The sand coming out of the pipe is a water and sand slurry mixture, and it often contains darker, fine material that wash out as the sand is reshaped on the beach by the bulldozers and dries out over time. This is not contamination. There is a detailed Quality Assurance/Quality Control plan in place that will immediately address any sand quality issues that may arise.

Q:

How fast does the project move down the beach? How long will it be in front of my property?

A:

Construction should progress at a rate of 500 feet to 1,500 feet per day. Barring any temporary work stoppages, this means the active construction area may only be in front of your property for a couple days. Please be patient. Everyone, including the U.S. Army Corps of Engineers, the contractor, engineers, and the Bay County TDC wants the project to continue moving down the beach and closer to completion.

Q:

How do I access the beach when construction is occurring in front of my property? How do I get over the dredge pipe?

A:

The active work/construction area is limited to an approximate 1,000-2,000-foot section of beach. Walk laterally along the beach until you get around the active work area, locate a sand bridge that goes over the dredge pipe, and you will be able to access the Gulf. The contractor will build these sand bridges over the dredge pipe, which is laid laterally along the shoreline, so that pedestrians may have access to the Gulf.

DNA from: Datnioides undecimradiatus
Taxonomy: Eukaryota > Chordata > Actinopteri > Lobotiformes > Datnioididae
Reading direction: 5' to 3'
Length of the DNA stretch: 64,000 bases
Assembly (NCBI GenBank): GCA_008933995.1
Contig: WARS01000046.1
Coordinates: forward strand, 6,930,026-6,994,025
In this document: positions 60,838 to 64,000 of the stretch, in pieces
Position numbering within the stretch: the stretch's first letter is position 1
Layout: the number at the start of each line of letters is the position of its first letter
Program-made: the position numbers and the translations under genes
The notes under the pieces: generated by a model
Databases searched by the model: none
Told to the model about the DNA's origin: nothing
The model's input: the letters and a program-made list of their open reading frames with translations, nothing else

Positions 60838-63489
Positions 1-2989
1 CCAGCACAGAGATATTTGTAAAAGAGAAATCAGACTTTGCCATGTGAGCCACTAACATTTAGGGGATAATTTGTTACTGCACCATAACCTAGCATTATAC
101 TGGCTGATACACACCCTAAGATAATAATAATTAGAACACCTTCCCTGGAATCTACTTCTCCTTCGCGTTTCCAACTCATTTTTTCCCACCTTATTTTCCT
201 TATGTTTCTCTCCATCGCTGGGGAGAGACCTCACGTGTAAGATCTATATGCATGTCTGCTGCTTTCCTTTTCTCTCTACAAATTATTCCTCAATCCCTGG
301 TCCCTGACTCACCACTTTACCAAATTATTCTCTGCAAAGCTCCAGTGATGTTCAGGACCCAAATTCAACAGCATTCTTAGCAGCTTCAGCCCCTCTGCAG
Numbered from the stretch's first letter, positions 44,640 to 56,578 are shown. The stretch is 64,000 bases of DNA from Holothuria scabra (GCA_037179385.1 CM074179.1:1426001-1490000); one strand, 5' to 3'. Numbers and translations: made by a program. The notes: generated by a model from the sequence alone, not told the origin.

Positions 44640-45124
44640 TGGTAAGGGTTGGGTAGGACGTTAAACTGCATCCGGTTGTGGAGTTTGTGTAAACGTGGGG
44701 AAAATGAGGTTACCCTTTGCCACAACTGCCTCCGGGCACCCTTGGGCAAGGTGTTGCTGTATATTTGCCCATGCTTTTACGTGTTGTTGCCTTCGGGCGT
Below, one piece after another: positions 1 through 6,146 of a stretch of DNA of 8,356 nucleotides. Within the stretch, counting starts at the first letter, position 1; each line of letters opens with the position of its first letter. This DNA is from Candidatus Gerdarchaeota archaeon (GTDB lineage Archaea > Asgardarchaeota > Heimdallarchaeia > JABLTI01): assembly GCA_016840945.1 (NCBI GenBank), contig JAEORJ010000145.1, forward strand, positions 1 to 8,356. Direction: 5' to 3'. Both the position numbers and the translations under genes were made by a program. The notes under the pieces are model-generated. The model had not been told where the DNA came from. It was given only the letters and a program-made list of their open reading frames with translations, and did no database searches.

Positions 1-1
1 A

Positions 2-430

Q:

What are the work hours for construction?

A:

Unless the work temporarily ceases for repair or weather, work will continue 24 hours a day. These are extremely expensive projects, and it is not feasible to halt work overnight or on weekends.

Q:

Why is this project important?

A:

The beaches of Panama City Beach that you see today are the result of four previous nourishment projects – one completed in 1998/1999, the second in 2005/2006, the third in 2011, and the fourth most recently in 2017. Hurricane Opal (1995) caused significant erosion of the beaches and left very little dry beach along much of the Panama City Beaches. To combat this erosion, as well as erosion from storms since then, renourishment projects have been constructed. These projects not only provide recreational beach width for the benefit of residents and visitors, but during storm events, the sand also provides critical protection for public and private structures and infrastructure landward of the beach. Because of the 1998/1999 project, there was very little damage to upland development when Hurricane Ivan struck in 2004. The same was true when Hurricane Michael struck in 2018. In addition, a healthy beach provides nesting areas for species such as sea turtles and shorebirds.

This beach nourishment management program is much like a roadway or other such infrastructure – once it is built, it must be maintained. The work you see ongoing now is a small maintenance project that will help ensure continued use of a sandy beach and storm protection for the upland.

Q:

What about sea turtle nesting?

A:

The sea turtle nesting season will be wrapping up when the project is expected to begin. There are permitted procedures in place for relocation of nests that may be laid late in the season that would be impacted by the start of construction in September/October.